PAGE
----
During the loss of Tibet and subsequent Cultural Revolution, over 5,000 libraries in the country were destroyed. Books became scarce and, early in his monastic studies, Geshe Michael often had to share a single textbook with dozens of classmates. At this point, in 1987, the Thesaurus Linguae Graecae was just going strong at Princeton University, with the help of Geshe Michael’s Sanskrit teacher, Prof. Samuel Atkins. This was a project spearheaded by Dr. David Packard Jr, son of one of the founders of Hewlett-Packard Computer Corporation, which succeeded in digitalizing the entire ancient literature of Greece. Dr. Packard in fact helped develop the first CD-ROM in order to store this data.
Geshe Michael immediately saw a chance to help save what was left of ancient Tibetan literature, including the Sanskrit originals. He wrote a proposal for the Asian Classics Input Project and presented it to Dr. Packard, who issued a grant from the David and Lucile Packard Foundation for the first ACIP input center, located within a Tibetan refugee camp. Ancient Tibetan literature is carved onto woodblocks, which means that to be stored in a searchable way it must be typed into a computer. ACIP began to train, pay, and equip dozens of Tibetan refugees to type in the several hundred thousand spiritual classics of Tibet, using innovative software developed by the Project.
23 years later, this work continues, mostly by refugee Tibetan women in India who as non-citizens cannot find any other employment. To date, some 14,414 ancient texts have been typed in and the verified versions posted on the web for free download by anyone in the world. It is estimated that at the current rate the project will require over 100 more years to complete.
Millions of dollars have been raised for the project, originally through Andin Diamond and in recent years by director John Brady and other domestic ACIP staff, all working as volunteers. ACIP has also received a number of major grants from the US National Endowment for the Humanities, and corporations worldwide. Its work has been described in Wired magazine and in documentaries by Xerox Corporation and by Walter Cronkite & Ward TV for The Learning Channel. In 2007, Geshe Michael helped found Global Family, a program for adopting ACIP input operators and their families.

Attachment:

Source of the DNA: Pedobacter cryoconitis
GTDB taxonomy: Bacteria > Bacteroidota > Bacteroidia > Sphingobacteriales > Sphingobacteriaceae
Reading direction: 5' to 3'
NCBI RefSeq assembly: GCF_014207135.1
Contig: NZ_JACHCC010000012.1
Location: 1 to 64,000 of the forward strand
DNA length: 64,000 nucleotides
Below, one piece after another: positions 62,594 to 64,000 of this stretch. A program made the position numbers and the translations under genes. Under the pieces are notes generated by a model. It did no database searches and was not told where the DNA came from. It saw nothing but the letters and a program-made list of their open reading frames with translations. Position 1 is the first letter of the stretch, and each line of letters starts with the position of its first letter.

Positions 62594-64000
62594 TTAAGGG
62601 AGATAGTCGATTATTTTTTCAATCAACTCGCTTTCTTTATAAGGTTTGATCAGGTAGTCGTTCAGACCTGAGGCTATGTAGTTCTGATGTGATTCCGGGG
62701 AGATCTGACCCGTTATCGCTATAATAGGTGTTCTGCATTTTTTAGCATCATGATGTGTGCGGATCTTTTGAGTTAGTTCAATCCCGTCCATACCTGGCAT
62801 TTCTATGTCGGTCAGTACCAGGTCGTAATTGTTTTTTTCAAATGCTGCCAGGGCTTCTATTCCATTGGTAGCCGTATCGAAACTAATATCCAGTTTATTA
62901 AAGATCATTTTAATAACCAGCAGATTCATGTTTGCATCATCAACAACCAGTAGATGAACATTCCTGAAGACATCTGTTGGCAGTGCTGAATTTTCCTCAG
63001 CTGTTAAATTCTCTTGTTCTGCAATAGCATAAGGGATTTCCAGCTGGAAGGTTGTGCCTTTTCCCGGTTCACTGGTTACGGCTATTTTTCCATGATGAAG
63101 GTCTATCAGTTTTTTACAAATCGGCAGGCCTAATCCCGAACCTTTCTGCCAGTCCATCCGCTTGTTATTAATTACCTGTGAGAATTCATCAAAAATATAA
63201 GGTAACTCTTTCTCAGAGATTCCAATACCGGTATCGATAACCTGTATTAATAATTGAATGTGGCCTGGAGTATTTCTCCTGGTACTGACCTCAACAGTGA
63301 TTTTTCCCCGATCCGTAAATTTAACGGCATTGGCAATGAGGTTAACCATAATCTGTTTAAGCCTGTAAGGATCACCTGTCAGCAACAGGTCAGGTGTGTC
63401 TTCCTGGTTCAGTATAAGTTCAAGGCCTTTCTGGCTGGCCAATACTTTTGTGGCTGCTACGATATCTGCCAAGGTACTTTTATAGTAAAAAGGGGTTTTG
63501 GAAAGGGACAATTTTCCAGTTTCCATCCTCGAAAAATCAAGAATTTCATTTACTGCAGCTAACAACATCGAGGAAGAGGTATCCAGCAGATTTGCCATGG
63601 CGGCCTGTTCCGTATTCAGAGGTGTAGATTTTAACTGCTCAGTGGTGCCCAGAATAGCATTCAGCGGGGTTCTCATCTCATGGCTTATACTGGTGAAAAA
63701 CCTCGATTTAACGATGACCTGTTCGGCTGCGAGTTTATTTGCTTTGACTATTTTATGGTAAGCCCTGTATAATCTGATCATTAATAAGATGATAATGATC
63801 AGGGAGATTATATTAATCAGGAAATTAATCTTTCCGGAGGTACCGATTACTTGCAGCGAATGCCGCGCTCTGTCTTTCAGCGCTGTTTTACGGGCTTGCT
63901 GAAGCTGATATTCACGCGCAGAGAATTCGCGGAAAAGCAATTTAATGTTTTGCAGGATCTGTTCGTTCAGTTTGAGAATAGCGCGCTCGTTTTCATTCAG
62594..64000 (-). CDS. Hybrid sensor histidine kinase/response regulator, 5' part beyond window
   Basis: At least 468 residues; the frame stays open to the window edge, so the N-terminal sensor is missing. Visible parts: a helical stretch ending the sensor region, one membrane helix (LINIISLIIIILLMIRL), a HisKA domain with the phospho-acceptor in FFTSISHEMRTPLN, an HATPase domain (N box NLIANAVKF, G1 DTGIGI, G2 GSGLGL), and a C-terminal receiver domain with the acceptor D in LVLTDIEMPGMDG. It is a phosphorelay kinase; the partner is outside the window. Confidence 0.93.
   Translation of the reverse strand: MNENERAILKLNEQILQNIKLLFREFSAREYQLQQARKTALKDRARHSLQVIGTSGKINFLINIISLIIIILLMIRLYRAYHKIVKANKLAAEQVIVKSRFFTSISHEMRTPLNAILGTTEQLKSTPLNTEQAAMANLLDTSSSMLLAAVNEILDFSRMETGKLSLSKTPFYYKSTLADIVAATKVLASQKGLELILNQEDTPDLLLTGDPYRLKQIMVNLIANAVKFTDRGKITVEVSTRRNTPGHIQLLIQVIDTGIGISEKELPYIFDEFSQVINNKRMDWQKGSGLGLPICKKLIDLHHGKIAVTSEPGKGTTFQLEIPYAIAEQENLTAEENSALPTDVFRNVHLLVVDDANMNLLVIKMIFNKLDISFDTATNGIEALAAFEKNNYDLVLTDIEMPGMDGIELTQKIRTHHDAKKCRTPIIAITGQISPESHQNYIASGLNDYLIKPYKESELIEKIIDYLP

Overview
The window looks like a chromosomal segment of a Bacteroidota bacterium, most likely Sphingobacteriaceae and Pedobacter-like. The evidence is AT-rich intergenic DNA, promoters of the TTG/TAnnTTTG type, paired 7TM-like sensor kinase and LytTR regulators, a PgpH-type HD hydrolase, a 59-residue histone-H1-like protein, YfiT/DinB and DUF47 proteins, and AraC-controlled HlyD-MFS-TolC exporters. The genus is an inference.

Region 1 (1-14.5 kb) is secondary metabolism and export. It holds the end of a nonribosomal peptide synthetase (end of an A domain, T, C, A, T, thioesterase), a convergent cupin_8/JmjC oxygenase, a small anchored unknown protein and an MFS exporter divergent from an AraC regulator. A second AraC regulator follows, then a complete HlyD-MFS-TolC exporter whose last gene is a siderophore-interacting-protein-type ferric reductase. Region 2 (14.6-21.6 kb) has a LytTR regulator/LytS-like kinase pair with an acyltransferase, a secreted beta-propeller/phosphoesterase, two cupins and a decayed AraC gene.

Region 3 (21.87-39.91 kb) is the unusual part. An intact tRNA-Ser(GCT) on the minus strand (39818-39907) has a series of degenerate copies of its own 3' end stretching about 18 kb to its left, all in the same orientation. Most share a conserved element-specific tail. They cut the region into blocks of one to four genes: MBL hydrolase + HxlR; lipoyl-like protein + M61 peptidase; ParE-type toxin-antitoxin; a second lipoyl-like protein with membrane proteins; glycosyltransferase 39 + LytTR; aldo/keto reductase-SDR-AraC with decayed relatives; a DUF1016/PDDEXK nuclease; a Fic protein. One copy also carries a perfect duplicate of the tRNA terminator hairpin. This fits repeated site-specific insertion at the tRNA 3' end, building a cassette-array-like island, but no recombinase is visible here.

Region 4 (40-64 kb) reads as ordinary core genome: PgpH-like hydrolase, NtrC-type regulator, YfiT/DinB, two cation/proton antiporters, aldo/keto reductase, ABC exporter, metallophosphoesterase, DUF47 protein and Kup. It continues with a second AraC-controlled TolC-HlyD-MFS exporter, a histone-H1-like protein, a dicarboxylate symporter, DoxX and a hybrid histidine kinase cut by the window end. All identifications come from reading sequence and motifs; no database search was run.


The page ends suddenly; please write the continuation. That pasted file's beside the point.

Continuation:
To preserve the last remaining copies of many texts, Geshe Michael in 1993 concluded agreements with the University of St Petersburg and the St Petersburg Branch of the Russian Academy of Sciences to catalog their extensive collections of ancient Asian texts. This catalog was completed by a team of Tibetan monks, under the supervision project directors Dr. Lev Serafimovich Savitsky, John Brady, Ngawang Kheatsun, and Geshe Michael, after 15 years of work. It contains details of 134,327 ancient manuscripts and is one of the largest Asian catalogs in the world.
In 1988, Geshe Michael turned to the task of helping republish hundreds of missing Tibetan books from ACIP´s data. He first worked with Steven Bruzgulis to create TTPS (Tibetan Text Processing System), the world´s first Tibetan word processor, and with Geshe Ngawang Rigdol then organized a publishing arm of Sera Mey Monastery to print lost textbooks. Geshe Michael was then assigned by the monastery as the primary editor for Sera Mey´s textbook series, including correcting the final Tibetan versions of the ancient texts, a post which he filled for almost ten years.
In 1989, Geshe Michael was engaged by the United States Library of Congress to help design their ongoing acquisitions program for ancient Tibetan texts, and after consulting with 120 Tibetan institutions created a catalog of over a thousand target works. In 1995 he was appointed a Research Fellow of the Institute for the Advanced Studies of World Religions.
Geshe Michael is one of the most prolific modern translators of ancient Asian manuscripts, having completed more than 40 ancient texts of Tibetan and Sanskrit (for more detail see The Knowledge Base), totaling at present some 10,253 pages.